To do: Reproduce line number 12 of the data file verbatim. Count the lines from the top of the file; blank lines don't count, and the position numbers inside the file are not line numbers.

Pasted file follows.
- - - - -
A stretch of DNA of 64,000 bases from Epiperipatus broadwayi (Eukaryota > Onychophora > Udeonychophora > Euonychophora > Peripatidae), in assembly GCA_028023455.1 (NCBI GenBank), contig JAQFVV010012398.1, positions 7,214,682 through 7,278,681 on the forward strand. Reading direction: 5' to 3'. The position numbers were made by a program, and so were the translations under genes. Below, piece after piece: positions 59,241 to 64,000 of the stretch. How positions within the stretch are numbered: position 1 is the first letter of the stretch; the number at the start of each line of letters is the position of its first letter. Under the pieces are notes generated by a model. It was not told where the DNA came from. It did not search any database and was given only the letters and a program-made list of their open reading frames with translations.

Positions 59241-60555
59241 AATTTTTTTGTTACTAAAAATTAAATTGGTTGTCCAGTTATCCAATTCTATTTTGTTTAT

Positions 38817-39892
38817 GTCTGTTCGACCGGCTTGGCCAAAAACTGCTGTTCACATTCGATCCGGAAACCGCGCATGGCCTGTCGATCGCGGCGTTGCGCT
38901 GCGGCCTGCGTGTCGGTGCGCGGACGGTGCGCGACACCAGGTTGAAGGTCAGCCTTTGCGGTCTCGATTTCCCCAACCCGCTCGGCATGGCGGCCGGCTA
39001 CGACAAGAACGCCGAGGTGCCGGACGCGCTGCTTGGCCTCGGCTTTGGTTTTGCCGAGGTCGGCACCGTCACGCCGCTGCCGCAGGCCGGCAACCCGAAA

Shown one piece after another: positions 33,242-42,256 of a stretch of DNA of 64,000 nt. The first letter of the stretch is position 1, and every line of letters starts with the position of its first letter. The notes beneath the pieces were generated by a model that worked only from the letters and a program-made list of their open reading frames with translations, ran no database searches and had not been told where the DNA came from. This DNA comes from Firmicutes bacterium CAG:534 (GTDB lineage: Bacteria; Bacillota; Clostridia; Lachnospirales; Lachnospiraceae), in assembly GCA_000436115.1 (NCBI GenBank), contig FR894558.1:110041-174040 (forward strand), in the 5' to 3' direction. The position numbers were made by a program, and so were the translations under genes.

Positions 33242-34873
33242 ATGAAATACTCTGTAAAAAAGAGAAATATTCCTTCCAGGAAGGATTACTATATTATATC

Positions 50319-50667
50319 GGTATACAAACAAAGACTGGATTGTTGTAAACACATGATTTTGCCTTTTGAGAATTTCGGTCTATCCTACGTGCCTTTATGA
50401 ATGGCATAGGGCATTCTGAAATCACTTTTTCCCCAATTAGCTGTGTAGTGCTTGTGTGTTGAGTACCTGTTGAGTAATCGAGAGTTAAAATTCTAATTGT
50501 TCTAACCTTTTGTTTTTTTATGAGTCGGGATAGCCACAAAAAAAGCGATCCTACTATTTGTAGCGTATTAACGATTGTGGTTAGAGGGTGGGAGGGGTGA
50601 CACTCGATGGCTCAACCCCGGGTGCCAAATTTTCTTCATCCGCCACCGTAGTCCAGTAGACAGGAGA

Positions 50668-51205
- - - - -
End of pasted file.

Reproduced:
50319 GGTATACAAACAAAGACTGGATTGTTGTAAACACATGATTTTGCCTTTTGAGAATTTCGGTCTATCCTACGTGCCTTTATGA